State pupils do better at university, study shows

By Hannah Richardson
BBC News education reporter

University graduatesImage source, bbc
Image caption,
Students graduating with a 2:1 or a First are thought to have achieved well

State school pupils do better at university than independent school candidates who have achieved the same A-level grades, a study shows.

The Higher Education Funding Council (Hefce) tracked 130,000 students beginning degrees in 2007, looking at schooling, background and ethnicity.

It found on some measures state pupils were significantly more likely to get a 2:1 than their private school peers.

Private schools said a bigger share of its pupils overall got a 2:1 or above.

The Independent Schools Council highlighted figures in the report showing that 67% of independent school pupils achieved a 2:1 or above, compared with 62.3% of state school and college pupils.

But when students with the same A-level grades were compared, the results were different.

Of those students who achieved ABB at A-level, some 69% of students from independent schools went on to gain 2:1 or a above compared with about 77% of students educated at state schools.

And at three Bs, 61% of independent students pupils got a 2:1 or above compared with 70% of state school students.


Prof Madeleine Atkins, Hefce chief executive, said the findings confirmed an earlier study by her organisation.

But she stressed that this research, tracking around 80% of English-based undergraduates starting at all UK universities in a single year, was the most comprehensive of its kind.

The findings are important because it adds to the debate about how universities select their candidates.

Nearly all universities use what is known as "contextual data" to decide which candidates should be offered a place.

This is when those from state and other backgrounds are made lower offers, in terms of the A-levels required for entry to courses, than private school counterparts.

The idea behind this is that these pupils have not had the advantages of a private education but still have potential and should not miss out because they did not go to private school.

'Inform debate'

Prof Atkins said the report showed that independent school candidates came into university with better A-levels but that they were performing less well by the end of their degree courses. But she would not offer any explanation as to why this may be the case.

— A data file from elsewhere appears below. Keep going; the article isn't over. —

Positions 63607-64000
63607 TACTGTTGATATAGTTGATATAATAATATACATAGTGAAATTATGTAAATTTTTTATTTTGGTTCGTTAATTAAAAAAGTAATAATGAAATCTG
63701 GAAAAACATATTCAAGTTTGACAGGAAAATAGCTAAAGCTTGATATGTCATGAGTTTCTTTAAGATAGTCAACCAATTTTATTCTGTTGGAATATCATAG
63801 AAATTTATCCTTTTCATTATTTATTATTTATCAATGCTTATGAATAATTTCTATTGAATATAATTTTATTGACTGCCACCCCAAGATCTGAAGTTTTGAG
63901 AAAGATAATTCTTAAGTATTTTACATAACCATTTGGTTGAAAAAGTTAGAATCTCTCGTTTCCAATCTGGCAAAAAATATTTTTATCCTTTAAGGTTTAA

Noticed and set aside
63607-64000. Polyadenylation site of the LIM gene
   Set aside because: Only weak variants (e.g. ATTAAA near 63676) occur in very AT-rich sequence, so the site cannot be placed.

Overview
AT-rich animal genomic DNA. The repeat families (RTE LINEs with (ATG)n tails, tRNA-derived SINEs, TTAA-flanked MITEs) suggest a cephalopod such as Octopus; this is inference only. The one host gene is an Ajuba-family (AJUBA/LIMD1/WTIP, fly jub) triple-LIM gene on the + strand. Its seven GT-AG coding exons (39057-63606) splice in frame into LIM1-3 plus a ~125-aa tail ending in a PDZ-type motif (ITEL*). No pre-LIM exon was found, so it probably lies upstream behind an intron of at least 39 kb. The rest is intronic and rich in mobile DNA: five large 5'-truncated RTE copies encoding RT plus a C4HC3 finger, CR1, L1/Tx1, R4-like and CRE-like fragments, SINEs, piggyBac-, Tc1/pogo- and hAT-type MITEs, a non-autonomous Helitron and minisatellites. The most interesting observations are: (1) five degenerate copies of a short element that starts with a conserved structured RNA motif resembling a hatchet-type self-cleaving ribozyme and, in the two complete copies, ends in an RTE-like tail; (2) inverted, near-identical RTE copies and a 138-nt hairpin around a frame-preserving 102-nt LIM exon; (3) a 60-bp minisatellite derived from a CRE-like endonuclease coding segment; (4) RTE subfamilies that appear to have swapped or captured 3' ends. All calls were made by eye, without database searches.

She said: "The study presents a robust and independent set of findings to inform discussion and debate, and to stimulate action. Further work - by Hefce, by the sector and by government - will be needed to understand why these effects are happening, and what sorts of interventions will be most effective in bringing about positive change."

But Barnaby Lenon, chairman of the Independent Schools Council, said: "Dividing the school population into 'state' and 'private' is too crude to yield anything of value.

"The majority of our pupils' A-levels were graded A or A* last summer and we note that Hefce, despite their best efforts, are unable to show that our pupils did less well at university than other groups."

Dr Wendy Piatt, director general of the Russell Group of high-performing universities, said: "As the report reiterates, A-level and equivalent qualifications are still, without doubt, the key source of information about academic ability.

"Students with better A-levels do better in higher education. But Russell Group universities take a range of factors into account when deciding which students are offered a place.

"So the candidate's qualifications are considered in a broader 'context'. The bottom line is we want to give places to the pupils with the qualifications, potential and determination to succeed."

The study also found that students from disadvantaged areas tended to do less well than those from more advantaged areas - even though they had achieved the same A-level grades.

Prof Les Ebdon, director of fair access to higher education, said: "This important research shows that a student's background influences their likely degree outcome.

"This is a worrying finding, suggesting that disadvantage continues to follow disadvantaged young people, even after they have overcome often significant barriers to get into university."

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